Remembrance Sunday 2019 Sermon
Contact Wait Out …… Three simple words that for most will mean nothing, for some of us here will increase your heart rate, cause adrenalin to move in your body and stress to be released.
For those of you who have not served in the armed forces you will not be aware that these are the first words you will hear over the radio that a unit has closed with the enemy and violence has started.
I have an unforgotten vocabulary that I no longer use but whose words I will always remember; you will close with the enemy and destroy them. Actions on Casualties, Emergency RV’s, extraction points, killing groups, neutralising the position, kinetic, fix bayonets, fire mission, supressing fire, assault group, winning the fire fight, sucking chest wound, shell dressing, slotted, wasted, body bag.
All of these phrases involve extreme violence and the destruction of human life.
To quote the great Wilfred Owen,
My friend, you would not tell with such high zest
To children ardent for some desperate glory,
The old Lie: Dulce et decorum est
Pro patria mori.
There will be wars and rumours of Wars says Jesus ..
Remembrance Sunday Presents us with deeply conflicting ethical problems
I feel it deeply as a veteran having served as a soldier for 9 years, 2 and a half of those in Northern Ireland. Today is a painful day as for me, as it is for many here present. The medals you see worn here are not accolades more examples of those who have suffered and served.
Remembrance is less a show of muscle and might, not a military parade but more a place to remember, to grieve, to reflect and to respect those who carry still the mental wounds of conflict.
Today I will remember Cpl Jeff Jeffries killed by an IED on the Falls Road, in 1983. My very good friend L/Cpl Steven Taverner also killed in 1983 by an IED in Crossmaglen. I still remember vividly extracting his charred body back to the base and him being loaded into the Wessex Hospital to fly him to the Royal Victoria Hospital in Belfast. Three days later he died of his wounds.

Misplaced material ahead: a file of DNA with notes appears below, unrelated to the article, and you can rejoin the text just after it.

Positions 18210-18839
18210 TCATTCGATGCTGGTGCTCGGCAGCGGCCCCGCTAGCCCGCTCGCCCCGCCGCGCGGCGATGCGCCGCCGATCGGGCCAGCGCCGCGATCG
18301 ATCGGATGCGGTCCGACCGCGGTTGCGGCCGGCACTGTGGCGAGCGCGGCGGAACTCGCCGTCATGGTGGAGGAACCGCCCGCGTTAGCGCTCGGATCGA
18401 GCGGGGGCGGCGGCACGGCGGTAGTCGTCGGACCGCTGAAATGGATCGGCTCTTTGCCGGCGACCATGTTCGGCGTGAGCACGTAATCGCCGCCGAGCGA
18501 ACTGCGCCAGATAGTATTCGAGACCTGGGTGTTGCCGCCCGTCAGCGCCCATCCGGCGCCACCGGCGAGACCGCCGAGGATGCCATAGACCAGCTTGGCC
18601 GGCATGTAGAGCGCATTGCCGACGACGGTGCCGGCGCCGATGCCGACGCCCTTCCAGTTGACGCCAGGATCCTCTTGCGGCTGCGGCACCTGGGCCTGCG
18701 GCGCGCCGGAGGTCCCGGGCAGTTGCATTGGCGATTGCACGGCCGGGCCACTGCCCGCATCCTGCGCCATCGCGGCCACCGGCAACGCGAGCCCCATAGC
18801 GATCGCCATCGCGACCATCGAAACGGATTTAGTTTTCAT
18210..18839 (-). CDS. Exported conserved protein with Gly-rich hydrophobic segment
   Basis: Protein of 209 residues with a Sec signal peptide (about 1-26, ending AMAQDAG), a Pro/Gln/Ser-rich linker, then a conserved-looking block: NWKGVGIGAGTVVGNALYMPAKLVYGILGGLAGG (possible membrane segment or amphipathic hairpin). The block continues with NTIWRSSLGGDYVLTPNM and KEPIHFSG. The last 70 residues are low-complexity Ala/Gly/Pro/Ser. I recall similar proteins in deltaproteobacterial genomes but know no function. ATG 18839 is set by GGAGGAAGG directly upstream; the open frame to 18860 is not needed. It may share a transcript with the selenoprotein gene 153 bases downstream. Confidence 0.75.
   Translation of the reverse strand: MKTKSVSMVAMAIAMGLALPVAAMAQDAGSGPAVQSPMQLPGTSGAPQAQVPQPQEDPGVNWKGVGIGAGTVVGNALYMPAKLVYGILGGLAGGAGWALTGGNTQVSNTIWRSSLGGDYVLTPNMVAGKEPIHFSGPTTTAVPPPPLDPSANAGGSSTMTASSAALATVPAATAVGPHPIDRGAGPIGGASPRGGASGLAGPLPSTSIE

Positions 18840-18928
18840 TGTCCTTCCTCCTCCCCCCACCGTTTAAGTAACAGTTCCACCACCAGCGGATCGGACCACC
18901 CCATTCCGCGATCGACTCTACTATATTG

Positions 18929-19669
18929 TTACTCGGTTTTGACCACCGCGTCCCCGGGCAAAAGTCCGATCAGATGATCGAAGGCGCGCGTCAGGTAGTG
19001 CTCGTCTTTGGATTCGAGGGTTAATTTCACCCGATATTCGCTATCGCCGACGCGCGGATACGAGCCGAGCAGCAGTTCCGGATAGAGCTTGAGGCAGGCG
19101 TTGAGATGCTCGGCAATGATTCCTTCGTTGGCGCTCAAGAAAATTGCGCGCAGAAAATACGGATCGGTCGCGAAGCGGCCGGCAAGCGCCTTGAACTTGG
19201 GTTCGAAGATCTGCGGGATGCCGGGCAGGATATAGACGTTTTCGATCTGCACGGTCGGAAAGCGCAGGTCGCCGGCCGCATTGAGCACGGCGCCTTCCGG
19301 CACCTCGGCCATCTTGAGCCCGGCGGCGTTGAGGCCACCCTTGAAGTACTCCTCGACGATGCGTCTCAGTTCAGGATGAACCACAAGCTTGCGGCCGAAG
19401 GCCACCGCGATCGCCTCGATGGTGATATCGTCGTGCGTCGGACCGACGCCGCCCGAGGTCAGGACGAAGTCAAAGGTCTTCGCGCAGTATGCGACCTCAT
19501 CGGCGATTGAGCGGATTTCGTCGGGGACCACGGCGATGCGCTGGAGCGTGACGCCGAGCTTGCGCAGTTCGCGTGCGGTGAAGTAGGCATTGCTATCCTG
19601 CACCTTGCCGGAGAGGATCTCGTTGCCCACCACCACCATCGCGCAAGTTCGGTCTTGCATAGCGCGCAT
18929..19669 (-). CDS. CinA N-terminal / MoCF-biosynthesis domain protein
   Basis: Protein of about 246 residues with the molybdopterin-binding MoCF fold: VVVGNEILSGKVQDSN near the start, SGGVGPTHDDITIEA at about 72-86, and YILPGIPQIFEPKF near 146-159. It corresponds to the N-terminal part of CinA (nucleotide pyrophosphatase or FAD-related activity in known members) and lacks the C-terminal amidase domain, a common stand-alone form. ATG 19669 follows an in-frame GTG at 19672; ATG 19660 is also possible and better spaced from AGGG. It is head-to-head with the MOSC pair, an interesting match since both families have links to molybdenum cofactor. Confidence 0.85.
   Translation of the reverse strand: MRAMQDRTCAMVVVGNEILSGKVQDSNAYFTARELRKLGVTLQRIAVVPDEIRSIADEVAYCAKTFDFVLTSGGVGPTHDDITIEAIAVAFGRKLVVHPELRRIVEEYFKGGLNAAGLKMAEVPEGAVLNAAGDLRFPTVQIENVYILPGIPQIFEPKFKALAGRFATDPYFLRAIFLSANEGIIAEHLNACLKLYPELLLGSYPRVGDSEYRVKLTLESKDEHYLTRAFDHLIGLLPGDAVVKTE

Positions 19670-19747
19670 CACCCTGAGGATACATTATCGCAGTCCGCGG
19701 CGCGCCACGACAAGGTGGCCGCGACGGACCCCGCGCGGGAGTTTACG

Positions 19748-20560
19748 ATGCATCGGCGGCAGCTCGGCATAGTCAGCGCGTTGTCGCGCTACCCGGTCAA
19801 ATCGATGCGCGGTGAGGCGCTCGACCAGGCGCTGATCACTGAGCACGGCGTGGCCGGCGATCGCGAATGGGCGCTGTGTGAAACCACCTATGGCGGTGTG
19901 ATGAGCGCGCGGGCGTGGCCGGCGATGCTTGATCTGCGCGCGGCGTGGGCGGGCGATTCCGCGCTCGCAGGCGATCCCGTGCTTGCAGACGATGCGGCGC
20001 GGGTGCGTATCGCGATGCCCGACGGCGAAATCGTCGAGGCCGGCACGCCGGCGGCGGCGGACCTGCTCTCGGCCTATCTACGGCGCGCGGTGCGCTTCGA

My subsequent experiences in Central African Republic and Djibouti on the Horn of Africa as a paratrooper in the Foreign Legion has resulted in me being today a pacifist . My experiences in Central Africa as well as Northern Ireland are still too vivid for me. I could no longer find a moral justification for war.
I am proud to have served with my fellow soldiers they were valiant men. The truth was we fought less for politicians or state, we fought for one another, bound together in an esprit de corps that would take us to distant lands that seemed a long way from home to fight what seemed like at times futile political causes. I believe every veteran here should be justifiably proud of themselves their fellow comrades and their unit that served us all. It is for each of us to judge for ourselves on whether a war is just or not.
And so to our readings… I turn to the words of Job … I know my redeemer lives.
The story of Job in scripture is one of profound suffering bought on by a cosmic war being fought between Satan and God. The result of this war was that Job lost everything ending up with all his family dead, all his possessions taken and then being accused by his friends of having been deserving of such calamity. The age old question, why does bad things happen to good people. Suffering very often isn’t a moral issue, namely a case of deserved or not, some just do suffer and it feels profoundly unjust. The existence of suffering is not the proof of a non-loving God especially in an evolutionary universe. Much suffering is the result of human immorality and evolutionary forces. The question is does God care and does God intervene?
And here I point to the cross of Christ. The place where humankind throws it violence with the greatest force. The place where we took God, made him our scapegoat for sin and evil and the suffering of all of us and we poured our violence into the Love of God.
And God takes our violence and evil and through the power of love beats it through God’s suffering and transforms it by love. Three days later the apparent defeat is transformed to victory as Darkness loses, light breaks in and violence is transformed into resurrection.
The Christian hope is the renunciation of violence and the embracing of Love. The way of another kingdom.
But in the gap between now and the kingdom to come, we remember, Monte Casino, Kohima, the battle for Caen, Imphal, all largely forgotten apart from DDay yet each of these with colossal death tolls.
We must remember, we must honour our dead and support our living, but we must all in our hearts learn from the brutality of war and instead take the way of peace.